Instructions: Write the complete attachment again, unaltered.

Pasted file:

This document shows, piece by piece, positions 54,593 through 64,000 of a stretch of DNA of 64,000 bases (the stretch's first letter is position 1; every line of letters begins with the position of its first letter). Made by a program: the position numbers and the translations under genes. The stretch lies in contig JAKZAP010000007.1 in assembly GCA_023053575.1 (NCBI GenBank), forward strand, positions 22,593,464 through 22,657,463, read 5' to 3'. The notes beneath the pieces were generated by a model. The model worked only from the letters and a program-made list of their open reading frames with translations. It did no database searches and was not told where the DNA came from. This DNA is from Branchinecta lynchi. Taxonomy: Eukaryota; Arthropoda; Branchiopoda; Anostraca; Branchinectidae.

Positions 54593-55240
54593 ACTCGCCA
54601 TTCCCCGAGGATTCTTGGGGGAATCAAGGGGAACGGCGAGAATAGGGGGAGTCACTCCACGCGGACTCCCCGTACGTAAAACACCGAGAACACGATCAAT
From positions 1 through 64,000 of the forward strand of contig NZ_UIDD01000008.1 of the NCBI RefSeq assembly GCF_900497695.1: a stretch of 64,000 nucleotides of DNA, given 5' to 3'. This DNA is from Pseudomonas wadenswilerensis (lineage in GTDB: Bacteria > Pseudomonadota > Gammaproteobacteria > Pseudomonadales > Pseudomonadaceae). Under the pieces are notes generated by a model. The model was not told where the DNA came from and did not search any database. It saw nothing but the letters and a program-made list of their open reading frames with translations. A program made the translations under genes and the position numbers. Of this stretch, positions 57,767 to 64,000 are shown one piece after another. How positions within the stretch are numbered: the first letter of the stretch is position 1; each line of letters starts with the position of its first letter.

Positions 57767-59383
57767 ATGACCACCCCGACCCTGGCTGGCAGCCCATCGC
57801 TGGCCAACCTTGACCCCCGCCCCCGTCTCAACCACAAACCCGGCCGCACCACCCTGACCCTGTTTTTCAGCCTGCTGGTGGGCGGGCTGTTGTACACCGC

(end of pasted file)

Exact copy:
This document shows, piece by piece, positions 54,593 through 64,000 of a stretch of DNA of 64,000 bases (the stretch's first letter is position 1; every line of letters begins with the position of its first letter). Made by a program: the position numbers and the translations under genes. The stretch lies in contig JAKZAP010000007.1 in assembly GCA_023053575.1 (NCBI GenBank), forward strand, positions 22,593,464 through 22,657,463, read 5' to 3'. The notes beneath the pieces were generated by a model. The model worked only from the letters and a program-made list of their open reading frames with translations. It did no database searches and was not told where the DNA came from. This DNA is from Branchinecta lynchi. Taxonomy: Eukaryota; Arthropoda; Branchiopoda; Anostraca; Branchinectidae.

Positions 54593-55240
54593 ACTCGCCA
54601 TTCCCCGAGGATTCTTGGGGGAATCAAGGGGAACGGCGAGAATAGGGGGAGTCACTCCACGCGGACTCCCCGTACGTAAAACACCGAGAACACGATCAAT
From positions 1 through 64,000 of the forward strand of contig NZ_UIDD01000008.1 of the NCBI RefSeq assembly GCF_900497695.1: a stretch of 64,000 nucleotides of DNA, given 5' to 3'. This DNA is from Pseudomonas wadenswilerensis (lineage in GTDB: Bacteria > Pseudomonadota > Gammaproteobacteria > Pseudomonadales > Pseudomonadaceae). Under the pieces are notes generated by a model. The model was not told where the DNA came from and did not search any database. It saw nothing but the letters and a program-made list of their open reading frames with translations. A program made the translations under genes and the position numbers. Of this stretch, positions 57,767 to 64,000 are shown one piece after another. How positions within the stretch are numbered: the first letter of the stretch is position 1; each line of letters starts with the position of its first letter.

Positions 57767-59383
57767 ATGACCACCCCGACCCTGGCTGGCAGCCCATCGC
57801 TGGCCAACCTTGACCCCCGCCCCCGTCTCAACCACAAACCCGGCCGCACCACCCTGACCCTGTTTTTCAGCCTGCTGGTGGGCGGGCTGTTGTACACCGC